If you have a top-loading washer, let the water run for a few minutes, then add in the baking soda and vinegar. Allow the machine to agitate for 1 minute to combine the ingredients, then stop the cycle to let the mixture soak for one hour before letting the cycle finish.
4. Let the Cycle Run Its Full Course
While the cycle runs, wipe down the outside of the machine with a cloth soaked in vinegar. Scrub all the nooks and crannies.
5. Run a Second Cycle
Run another cycle with just hot water. You can also add a dash of vinegar to loosen up any residue left by the first wash. Once your second cycle is finished, leave the washing machine door open to allow the inside to dry and to prevent mildew.
6. Clean the Dispenser, Filter, and Other Components (Optional)
Take a towel soaked in vinegar and wipe down the inside of the lid. Use a toothbrush to get into the nooks and crannies. To clean the tub's rim, scrub the top edges and all the areas that the water can get to. For a top-loader, wipe down the agitator as well.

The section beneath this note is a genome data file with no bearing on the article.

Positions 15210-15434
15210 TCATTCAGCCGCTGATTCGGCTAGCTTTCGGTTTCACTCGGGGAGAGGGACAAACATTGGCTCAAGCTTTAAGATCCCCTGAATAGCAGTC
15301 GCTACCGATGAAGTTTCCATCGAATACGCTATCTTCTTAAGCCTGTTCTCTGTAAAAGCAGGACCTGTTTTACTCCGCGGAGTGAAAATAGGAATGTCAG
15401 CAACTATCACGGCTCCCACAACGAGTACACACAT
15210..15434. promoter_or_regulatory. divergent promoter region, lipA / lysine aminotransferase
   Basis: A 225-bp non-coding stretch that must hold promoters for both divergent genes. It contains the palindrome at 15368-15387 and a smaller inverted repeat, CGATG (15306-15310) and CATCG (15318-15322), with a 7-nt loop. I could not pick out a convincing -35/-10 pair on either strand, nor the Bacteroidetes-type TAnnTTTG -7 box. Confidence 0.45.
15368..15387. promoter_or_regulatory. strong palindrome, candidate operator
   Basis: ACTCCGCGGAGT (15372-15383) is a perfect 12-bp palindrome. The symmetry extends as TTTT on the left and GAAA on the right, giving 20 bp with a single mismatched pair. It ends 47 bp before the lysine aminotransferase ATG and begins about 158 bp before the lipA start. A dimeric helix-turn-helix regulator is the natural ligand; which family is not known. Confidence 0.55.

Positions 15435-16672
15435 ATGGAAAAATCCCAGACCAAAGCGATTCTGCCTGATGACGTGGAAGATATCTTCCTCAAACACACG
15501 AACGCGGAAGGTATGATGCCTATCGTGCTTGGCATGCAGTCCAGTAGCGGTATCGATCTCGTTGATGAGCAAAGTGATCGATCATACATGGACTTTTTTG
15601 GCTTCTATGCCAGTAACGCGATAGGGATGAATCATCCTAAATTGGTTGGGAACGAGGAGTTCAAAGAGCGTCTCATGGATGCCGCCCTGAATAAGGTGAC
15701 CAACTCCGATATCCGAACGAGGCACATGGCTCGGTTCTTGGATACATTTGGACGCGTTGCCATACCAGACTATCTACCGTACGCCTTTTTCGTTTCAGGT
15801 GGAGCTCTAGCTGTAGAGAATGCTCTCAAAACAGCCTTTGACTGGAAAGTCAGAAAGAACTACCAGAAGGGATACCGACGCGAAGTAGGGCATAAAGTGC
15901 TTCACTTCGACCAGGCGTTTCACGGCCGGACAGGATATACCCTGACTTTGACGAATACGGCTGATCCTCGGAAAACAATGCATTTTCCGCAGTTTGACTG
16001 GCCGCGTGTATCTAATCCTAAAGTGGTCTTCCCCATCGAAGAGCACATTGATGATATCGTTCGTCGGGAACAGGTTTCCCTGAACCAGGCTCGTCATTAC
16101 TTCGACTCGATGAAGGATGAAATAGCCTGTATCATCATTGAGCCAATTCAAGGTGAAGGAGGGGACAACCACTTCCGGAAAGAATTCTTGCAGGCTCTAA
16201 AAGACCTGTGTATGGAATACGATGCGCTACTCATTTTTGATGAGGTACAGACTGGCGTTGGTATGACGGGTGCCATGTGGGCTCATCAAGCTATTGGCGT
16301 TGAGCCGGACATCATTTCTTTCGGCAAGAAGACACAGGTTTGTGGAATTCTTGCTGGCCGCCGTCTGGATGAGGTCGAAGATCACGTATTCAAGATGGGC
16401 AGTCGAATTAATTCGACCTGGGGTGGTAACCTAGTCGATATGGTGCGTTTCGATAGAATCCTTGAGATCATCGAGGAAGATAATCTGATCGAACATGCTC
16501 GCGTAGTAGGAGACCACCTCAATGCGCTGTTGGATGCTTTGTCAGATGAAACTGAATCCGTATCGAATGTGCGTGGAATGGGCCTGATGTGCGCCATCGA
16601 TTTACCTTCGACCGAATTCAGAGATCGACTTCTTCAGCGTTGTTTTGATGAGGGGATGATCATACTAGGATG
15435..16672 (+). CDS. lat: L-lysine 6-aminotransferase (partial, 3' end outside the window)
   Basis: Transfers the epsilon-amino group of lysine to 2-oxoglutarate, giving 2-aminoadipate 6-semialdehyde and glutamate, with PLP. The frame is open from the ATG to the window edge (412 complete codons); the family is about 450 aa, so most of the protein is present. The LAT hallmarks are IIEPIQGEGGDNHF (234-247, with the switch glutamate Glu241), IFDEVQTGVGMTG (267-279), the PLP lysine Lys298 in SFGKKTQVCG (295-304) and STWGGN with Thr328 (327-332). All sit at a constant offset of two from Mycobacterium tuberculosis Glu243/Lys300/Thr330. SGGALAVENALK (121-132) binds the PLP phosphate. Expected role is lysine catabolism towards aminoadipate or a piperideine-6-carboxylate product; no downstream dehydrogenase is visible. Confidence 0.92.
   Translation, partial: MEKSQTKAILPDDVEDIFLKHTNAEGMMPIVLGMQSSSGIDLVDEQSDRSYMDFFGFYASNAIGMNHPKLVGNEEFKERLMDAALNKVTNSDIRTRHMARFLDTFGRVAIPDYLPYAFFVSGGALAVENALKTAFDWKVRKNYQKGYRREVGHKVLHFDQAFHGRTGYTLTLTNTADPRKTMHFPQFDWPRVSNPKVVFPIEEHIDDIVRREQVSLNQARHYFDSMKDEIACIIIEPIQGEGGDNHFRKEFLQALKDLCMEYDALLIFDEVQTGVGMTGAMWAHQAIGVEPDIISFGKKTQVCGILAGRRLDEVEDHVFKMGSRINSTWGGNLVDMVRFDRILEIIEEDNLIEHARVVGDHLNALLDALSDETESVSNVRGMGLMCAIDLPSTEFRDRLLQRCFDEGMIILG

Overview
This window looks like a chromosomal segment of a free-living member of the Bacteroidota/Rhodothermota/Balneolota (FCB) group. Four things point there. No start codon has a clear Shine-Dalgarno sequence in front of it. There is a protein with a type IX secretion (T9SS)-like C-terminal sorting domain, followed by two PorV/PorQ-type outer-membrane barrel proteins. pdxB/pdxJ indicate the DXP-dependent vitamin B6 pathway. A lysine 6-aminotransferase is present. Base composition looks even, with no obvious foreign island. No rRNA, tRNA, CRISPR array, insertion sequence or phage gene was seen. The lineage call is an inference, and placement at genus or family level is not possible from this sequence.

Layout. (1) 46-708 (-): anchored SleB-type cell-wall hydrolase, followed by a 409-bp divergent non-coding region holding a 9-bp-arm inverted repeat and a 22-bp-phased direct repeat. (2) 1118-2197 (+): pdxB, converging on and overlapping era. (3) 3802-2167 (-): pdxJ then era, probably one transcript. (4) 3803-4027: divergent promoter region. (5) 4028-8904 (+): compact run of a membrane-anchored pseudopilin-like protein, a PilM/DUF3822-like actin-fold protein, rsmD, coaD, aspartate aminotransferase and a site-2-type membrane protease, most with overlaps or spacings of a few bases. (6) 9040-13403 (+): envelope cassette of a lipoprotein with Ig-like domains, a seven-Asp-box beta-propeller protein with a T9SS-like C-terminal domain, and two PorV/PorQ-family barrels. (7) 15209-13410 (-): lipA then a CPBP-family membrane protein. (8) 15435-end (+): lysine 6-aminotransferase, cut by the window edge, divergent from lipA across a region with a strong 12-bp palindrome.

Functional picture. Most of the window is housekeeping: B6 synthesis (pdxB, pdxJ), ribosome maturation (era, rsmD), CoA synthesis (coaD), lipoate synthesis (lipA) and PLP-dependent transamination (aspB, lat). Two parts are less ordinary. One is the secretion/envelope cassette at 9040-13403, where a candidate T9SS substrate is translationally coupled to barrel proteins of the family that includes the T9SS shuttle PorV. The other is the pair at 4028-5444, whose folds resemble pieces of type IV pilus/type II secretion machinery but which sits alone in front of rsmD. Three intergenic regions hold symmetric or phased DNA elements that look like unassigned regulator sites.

5 Different Ingredients and Methods You Can Use to Clean a Washer
Using Vinegar and Baking Soda
To use, mix ½ cup of baking soda and 1 quart (1 liter) of vinegar, and set water temperature to 90ºC (194ºF) on a long cycle. Vinegar and baking soda are safe to use because they are natural. They are also very effective at removing limescale as well as deodorizing. Even though vinegar is an acetic acid, it is only a mild form of acid and will not kill all of the mould. If you have an extremely dirty washing machine, use the stronger ingredients recommended below.
Removing Sticky Residue With Oxygen Bleach and Enzyme Detergent